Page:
https://www.anodefactory.com/product...pack-ptfe-tape
Thank you Danny.
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Old 03-31-2023, 07:33 PM   #9
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The original Suburban magnesium anode rod, 232767, seems to have been replaced with 233514, and comes with a stainless steel core wire but still magnesium. These even now come with Teflon tape wrapped around the threads, too. https://www.amazon.com/gp/product/B0...?ie=UTF8&psc=1
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Old 04-01-2023, 01:17 PM   #10
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Quote:
Originally Posted by bobbecky View Post
The original Suburban magnesium anode rod, 232767, seems to have been replaced with 233514, and comes with a stainless steel core wire but still magnesium. These even now come with Teflon tape wrapped around the threads, too. https://www.amazon.com/gp/product/B0...?ie=UTF8&psc=1
You’re right!!!!
I went and checked my spare and it was identical to the one you posted. I’m sticking to the OEM, it’s not that much more expensive.
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Old 04-01-2023, 04:05 PM   #11
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Not sure if it makes any difference whether the water heater is used in electric or gas mode. I prefer the aluminum anode as we camp in places where the water is full of minerals and since the anode is intended to be sacrificial I suspect the aluminum does a better job since it will corrode faster. There isn't enough price difference to warrant not using the anode that does the best job as opposed to having the longest life.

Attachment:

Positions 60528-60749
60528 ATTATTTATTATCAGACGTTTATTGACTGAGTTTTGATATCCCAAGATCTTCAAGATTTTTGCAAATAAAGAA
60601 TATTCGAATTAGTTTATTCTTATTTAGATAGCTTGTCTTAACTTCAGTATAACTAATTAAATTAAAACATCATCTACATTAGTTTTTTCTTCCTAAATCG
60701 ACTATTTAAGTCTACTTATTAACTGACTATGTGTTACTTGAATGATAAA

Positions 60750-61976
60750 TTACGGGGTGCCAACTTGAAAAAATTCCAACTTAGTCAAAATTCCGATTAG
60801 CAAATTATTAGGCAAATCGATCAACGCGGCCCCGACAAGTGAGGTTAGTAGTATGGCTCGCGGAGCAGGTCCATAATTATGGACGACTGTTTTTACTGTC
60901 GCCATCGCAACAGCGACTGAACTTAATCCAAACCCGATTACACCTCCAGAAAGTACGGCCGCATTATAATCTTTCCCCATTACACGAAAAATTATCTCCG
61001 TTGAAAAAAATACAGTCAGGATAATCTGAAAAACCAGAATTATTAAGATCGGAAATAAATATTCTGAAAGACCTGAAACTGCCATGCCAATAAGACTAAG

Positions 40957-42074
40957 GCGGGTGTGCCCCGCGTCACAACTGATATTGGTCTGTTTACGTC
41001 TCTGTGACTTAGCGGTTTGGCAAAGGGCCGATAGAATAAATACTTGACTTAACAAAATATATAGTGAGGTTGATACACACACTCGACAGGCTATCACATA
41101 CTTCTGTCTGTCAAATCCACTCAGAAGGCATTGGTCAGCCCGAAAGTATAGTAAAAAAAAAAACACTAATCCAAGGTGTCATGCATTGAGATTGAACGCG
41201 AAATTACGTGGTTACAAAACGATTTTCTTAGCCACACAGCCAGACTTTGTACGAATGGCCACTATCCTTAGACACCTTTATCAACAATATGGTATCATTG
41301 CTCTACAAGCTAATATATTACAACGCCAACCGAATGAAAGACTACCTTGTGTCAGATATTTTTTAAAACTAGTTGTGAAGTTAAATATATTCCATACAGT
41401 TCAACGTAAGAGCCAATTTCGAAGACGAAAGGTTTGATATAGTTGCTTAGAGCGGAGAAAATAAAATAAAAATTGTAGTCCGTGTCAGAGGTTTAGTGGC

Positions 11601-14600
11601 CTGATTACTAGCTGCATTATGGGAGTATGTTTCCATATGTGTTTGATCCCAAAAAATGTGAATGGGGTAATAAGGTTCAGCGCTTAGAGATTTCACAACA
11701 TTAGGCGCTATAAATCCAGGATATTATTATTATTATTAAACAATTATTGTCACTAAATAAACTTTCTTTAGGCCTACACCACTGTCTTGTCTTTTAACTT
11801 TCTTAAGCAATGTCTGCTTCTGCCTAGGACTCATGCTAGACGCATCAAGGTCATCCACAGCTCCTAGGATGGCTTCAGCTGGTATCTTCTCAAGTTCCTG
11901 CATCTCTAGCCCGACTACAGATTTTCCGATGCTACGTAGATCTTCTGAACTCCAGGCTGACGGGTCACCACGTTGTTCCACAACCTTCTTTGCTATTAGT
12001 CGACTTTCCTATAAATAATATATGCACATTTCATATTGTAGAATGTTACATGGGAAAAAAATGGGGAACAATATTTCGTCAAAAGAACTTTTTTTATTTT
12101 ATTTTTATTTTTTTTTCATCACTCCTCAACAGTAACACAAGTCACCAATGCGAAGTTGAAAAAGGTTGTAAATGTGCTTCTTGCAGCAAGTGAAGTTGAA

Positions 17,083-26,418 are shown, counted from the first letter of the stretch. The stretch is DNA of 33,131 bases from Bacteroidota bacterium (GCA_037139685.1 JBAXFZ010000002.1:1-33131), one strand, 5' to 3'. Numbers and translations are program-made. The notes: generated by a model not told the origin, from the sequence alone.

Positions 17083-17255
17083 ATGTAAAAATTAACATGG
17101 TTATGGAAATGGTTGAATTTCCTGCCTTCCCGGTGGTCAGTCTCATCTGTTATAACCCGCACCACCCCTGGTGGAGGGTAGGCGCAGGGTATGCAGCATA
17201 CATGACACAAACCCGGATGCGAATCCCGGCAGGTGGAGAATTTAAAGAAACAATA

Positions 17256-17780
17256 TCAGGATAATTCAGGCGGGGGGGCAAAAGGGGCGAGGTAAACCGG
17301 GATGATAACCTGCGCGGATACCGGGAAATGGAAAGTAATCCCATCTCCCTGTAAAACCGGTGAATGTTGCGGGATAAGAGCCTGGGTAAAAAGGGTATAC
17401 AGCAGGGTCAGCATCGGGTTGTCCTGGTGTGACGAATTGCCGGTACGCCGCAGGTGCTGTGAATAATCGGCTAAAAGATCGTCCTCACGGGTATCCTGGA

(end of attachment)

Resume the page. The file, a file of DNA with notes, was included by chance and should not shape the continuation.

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Old 04-06-2023, 02:03 PM   #12
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Originally Posted by wiredgeorge View Post
since the anode is intended to be sacrificial I suspect the aluminum does a better job since it will corrode faster. There isn't enough price difference to warrant not using the anode that does the best job as opposed to having the longest life.
Pretty sure you meant the magnesium corrodes faster. I would prefer to use it, but with the poor piping pathways in my rig, all the sediment falls out of the heater intake on the highway, gets sucked back into the cold water line, and ends up clogging the toilet and cold water fixtures.